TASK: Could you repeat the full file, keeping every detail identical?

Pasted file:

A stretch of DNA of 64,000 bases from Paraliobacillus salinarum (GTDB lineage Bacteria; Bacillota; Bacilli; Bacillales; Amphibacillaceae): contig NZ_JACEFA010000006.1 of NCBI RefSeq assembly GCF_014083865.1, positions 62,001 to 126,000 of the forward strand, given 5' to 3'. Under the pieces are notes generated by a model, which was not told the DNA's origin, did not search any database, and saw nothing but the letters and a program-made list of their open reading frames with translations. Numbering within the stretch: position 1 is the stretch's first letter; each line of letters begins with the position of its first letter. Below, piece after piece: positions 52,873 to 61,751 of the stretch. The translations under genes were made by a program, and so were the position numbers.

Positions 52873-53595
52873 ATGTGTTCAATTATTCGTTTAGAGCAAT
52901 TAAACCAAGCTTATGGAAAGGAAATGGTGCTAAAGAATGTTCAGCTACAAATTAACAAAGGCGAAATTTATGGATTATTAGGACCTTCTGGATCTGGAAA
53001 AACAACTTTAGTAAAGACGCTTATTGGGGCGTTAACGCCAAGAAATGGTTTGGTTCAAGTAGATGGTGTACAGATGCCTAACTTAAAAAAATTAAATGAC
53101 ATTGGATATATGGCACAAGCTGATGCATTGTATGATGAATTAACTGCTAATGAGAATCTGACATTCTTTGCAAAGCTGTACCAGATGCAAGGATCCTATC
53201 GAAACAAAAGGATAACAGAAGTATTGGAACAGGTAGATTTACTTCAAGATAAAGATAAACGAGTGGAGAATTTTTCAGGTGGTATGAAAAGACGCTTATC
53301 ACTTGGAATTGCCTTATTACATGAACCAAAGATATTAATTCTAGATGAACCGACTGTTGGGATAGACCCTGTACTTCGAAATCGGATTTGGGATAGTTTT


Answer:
A stretch of DNA of 64,000 bases from Paraliobacillus salinarum (GTDB lineage Bacteria; Bacillota; Bacilli; Bacillales; Amphibacillaceae): contig NZ_JACEFA010000006.1 of NCBI RefSeq assembly GCF_014083865.1, positions 62,001 to 126,000 of the forward strand, given 5' to 3'. Under the pieces are notes generated by a model, which was not told the DNA's origin, did not search any database, and saw nothing but the letters and a program-made list of their open reading frames with translations. Numbering within the stretch: position 1 is the stretch's first letter; each line of letters begins with the position of its first letter. Below, piece after piece: positions 52,873 to 61,751 of the stretch. The translations under genes were made by a program, and so were the position numbers.

Positions 52873-53595
52873 ATGTGTTCAATTATTCGTTTAGAGCAAT
52901 TAAACCAAGCTTATGGAAAGGAAATGGTGCTAAAGAATGTTCAGCTACAAATTAACAAAGGCGAAATTTATGGATTATTAGGACCTTCTGGATCTGGAAA
53001 AACAACTTTAGTAAAGACGCTTATTGGGGCGTTAACGCCAAGAAATGGTTTGGTTCAAGTAGATGGTGTACAGATGCCTAACTTAAAAAAATTAAATGAC
53101 ATTGGATATATGGCACAAGCTGATGCATTGTATGATGAATTAACTGCTAATGAGAATCTGACATTCTTTGCAAAGCTGTACCAGATGCAAGGATCCTATC
53201 GAAACAAAAGGATAACAGAAGTATTGGAACAGGTAGATTTACTTCAAGATAAAGATAAACGAGTGGAGAATTTTTCAGGTGGTATGAAAAGACGCTTATC
53301 ACTTGGAATTGCCTTATTACATGAACCAAAGATATTAATTCTAGATGAACCGACTGTTGGGATAGACCCTGTACTTCGAAATCGGATTTGGGATAGTTTT